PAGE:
After an unexpected move to a new town, Riley struggles with managing her negative emotions and trying to find happiness in her life. She misses her old home, old friends, and her family who are struggling with their own problems as well.
Up until this point in her life, Riley’s “core memories” were all positive, but for the first time she is struggling with negative “core memories,” including an embarrassing moment her first day of school when she bursts into tears in front of the whole class.
In today’s culture, children are often taught that they’re perfect, they’re always winners, and they can never do wrong.
Parents are constantly coddling and protecting their children’s “self-esteem.” They guard their children from any experiences of negativity, hardship, or failure. They teach their children that as long as they “be themselves” then they deserve to be rewarded for it unconditionally.
As a result, we grow up with the belief that “I deserve all the happiness and success in the world exactly as I am. And anyone that denies me this is wrong.” We have become self-centered, egotistical, and entitled. We begin to believe that we deserve everything for nothing, because we’ve never put in work to earn something ourselves.
According to The Road to Character, “self-esteem” isn’t necessarily the best force that drives good character, even though our society tends to highly emphasize it. Instead, what’s most important today is to cultivate humility and modesty.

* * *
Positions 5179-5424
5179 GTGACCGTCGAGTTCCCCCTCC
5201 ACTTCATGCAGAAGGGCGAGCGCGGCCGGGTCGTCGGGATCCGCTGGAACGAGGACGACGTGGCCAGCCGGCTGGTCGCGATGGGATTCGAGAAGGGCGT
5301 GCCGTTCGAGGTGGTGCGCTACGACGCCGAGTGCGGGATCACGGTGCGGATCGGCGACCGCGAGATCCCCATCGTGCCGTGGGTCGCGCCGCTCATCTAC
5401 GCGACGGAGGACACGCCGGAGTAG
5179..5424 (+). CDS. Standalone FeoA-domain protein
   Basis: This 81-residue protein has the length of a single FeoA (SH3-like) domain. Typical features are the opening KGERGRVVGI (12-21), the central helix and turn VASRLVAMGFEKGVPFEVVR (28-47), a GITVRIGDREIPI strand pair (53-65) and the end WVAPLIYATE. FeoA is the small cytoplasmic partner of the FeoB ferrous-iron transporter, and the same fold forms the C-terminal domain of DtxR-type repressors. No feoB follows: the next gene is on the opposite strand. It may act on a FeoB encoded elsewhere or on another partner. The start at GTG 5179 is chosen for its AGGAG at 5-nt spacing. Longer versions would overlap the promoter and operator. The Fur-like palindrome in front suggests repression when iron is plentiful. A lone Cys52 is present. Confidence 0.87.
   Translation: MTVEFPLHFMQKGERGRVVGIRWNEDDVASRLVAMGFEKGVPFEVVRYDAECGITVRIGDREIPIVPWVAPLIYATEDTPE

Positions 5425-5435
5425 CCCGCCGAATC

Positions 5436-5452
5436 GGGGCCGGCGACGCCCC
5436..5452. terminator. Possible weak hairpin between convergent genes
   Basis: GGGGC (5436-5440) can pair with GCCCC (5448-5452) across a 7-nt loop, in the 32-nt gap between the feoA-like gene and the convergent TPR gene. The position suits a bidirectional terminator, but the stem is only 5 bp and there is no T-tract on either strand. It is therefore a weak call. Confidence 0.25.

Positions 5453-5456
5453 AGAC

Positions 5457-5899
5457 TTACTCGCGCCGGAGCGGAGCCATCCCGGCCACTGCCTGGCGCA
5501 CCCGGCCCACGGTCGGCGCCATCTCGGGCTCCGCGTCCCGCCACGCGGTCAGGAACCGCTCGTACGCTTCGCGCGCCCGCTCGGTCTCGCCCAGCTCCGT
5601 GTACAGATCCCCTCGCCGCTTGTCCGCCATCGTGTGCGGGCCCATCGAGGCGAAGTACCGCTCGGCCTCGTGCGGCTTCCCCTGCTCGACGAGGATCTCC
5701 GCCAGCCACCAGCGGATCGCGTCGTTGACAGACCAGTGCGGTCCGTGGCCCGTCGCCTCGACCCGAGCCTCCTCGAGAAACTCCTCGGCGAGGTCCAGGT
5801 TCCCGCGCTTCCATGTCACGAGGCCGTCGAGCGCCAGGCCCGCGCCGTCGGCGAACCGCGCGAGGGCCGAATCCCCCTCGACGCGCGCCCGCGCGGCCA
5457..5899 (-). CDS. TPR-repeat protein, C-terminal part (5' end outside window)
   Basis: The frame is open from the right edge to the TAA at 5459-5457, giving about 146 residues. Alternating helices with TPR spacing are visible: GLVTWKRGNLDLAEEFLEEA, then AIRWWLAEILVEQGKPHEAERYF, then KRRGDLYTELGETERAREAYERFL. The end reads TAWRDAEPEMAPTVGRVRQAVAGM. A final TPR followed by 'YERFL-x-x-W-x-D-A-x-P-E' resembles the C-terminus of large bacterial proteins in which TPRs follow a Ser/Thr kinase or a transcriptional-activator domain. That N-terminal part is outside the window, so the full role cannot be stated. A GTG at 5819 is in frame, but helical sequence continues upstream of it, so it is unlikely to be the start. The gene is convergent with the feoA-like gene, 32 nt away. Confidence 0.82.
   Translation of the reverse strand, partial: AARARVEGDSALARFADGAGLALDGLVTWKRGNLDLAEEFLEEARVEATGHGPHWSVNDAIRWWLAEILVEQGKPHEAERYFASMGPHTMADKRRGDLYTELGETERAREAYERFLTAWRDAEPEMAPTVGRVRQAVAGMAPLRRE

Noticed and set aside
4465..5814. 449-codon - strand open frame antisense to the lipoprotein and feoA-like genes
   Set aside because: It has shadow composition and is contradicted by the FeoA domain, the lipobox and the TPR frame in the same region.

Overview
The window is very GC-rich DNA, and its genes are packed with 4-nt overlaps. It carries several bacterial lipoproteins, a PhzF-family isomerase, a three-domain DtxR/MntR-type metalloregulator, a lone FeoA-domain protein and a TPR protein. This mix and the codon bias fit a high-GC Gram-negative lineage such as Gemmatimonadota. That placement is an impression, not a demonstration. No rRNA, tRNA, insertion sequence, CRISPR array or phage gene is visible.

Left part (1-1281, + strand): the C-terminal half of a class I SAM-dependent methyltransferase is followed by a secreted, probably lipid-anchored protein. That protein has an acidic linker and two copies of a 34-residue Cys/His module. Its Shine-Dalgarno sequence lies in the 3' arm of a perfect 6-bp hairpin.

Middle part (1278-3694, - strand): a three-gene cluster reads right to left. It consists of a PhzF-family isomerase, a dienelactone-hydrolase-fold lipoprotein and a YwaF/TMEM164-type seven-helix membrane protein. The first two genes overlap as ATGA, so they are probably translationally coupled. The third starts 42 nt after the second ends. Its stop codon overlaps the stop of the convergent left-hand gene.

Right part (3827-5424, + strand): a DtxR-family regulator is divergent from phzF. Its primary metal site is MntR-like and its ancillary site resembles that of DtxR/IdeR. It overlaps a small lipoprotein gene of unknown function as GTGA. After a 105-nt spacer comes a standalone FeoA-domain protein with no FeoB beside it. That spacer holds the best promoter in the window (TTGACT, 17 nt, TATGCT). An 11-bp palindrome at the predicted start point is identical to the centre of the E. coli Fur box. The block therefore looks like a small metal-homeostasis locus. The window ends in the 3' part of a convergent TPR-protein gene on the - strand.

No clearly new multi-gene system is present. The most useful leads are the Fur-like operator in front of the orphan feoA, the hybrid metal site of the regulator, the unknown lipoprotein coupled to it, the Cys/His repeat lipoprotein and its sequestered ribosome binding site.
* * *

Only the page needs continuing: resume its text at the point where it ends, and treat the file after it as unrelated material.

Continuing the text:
As painful as it can be, we need to acknowledge our weaknesses and limitations more often. We need to reinstitute the concept of a “flawed self” – a self that is hypocritical, broken, and highly prone to being wrong and making mistakes.
It’s only when we accept this “flawed self,” that we can truly embark on self improvement and the building of good character. But if we always pretend we’re perfect, and we always pretend we can do no wrong, then we will never change or grow as individuals.
Whether it’s a ground-breaking scientific discovery or a glimpse into our own personal beliefs and habits, what leads people to moments of insight?
This is one of the key questions psychologist Gary Klein asks himself in his new book Seeing What Others Don’t: The Remarkable Ways We Gain Insight.
Today, in the field of cognitive psychology, there is a big focus on identifying cognitive biases and reducing errors in our thinking. However, according to Klein, this is only one aspect of becoming a better thinker.
While individuals and organizations like to reduce mistakes in decision-making, another important aspect to cultivate in our thinking is how to increase insight and creativity. However, this question can be a bit trickier and harder to answer.
Gary Klein is a rare type of psychologist because he doesn’t always like to study the mind in controlled experiments and laboratories. Instead, he has pioneered a new field of psychology called “naturalistic decision-making,” where he studies people’s decisions and choices in the real world.
Instead of trying to devise a clever experiment to study insight, he gathered 120 different case studies of people actually making insights in the real world. These case studies included revolutionary thinkers in science, medicine, and technology, as well as everyday people like policemen, firemen, teachers, friends, and family.
In this thought-provoking book, Klein does a great job “digging through the trenches” of different stories describing people’s insights. He then creates a working model of how different insights are created, which he calls the “Triple Path Model of Insight.”